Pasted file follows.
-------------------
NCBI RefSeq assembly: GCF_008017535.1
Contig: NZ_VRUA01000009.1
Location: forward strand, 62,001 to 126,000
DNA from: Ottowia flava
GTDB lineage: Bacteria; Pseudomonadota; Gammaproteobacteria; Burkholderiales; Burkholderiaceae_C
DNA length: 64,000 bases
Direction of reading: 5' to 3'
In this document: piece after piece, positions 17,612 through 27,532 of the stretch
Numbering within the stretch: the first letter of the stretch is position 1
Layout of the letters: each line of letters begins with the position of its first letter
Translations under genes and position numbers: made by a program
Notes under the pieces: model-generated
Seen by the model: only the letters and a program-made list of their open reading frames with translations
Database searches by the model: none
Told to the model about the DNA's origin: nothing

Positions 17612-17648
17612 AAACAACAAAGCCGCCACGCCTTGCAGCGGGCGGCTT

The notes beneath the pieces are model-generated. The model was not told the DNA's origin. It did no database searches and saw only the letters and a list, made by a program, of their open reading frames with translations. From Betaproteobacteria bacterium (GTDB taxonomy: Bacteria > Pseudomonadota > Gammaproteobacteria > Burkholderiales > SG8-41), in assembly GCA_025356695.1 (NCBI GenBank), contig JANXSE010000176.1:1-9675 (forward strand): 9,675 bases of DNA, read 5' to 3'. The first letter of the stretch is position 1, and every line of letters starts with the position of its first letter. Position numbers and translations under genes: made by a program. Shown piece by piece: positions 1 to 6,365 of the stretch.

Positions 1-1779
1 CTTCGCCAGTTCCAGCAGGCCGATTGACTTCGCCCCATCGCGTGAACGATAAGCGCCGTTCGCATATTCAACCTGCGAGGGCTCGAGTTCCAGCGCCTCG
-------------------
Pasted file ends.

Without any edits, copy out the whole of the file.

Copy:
NCBI RefSeq assembly: GCF_008017535.1
Contig: NZ_VRUA01000009.1
Location: forward strand, 62,001 to 126,000
DNA from: Ottowia flava
GTDB lineage: Bacteria; Pseudomonadota; Gammaproteobacteria; Burkholderiales; Burkholderiaceae_C
DNA length: 64,000 bases
Direction of reading: 5' to 3'
In this document: piece after piece, positions 17,612 through 27,532 of the stretch
Numbering within the stretch: the first letter of the stretch is position 1
Layout of the letters: each line of letters begins with the position of its first letter
Translations under genes and position numbers: made by a program
Notes under the pieces: model-generated
Seen by the model: only the letters and a program-made list of their open reading frames with translations
Database searches by the model: none
Told to the model about the DNA's origin: nothing

Positions 17612-17648
17612 AAACAACAAAGCCGCCACGCCTTGCAGCGGGCGGCTT

The notes beneath the pieces are model-generated. The model was not told the DNA's origin. It did no database searches and saw only the letters and a list, made by a program, of their open reading frames with translations. From Betaproteobacteria bacterium (GTDB taxonomy: Bacteria > Pseudomonadota > Gammaproteobacteria > Burkholderiales > SG8-41), in assembly GCA_025356695.1 (NCBI GenBank), contig JANXSE010000176.1:1-9675 (forward strand): 9,675 bases of DNA, read 5' to 3'. The first letter of the stretch is position 1, and every line of letters starts with the position of its first letter. Position numbers and translations under genes: made by a program. Shown piece by piece: positions 1 to 6,365 of the stretch.

Positions 1-1779
1 CTTCGCCAGTTCCAGCAGGCCGATTGACTTCGCCCCATCGCGTGAACGATAAGCGCCGTTCGCATATTCAACCTGCGAGGGCTCGAGTTCCAGCGCCTCG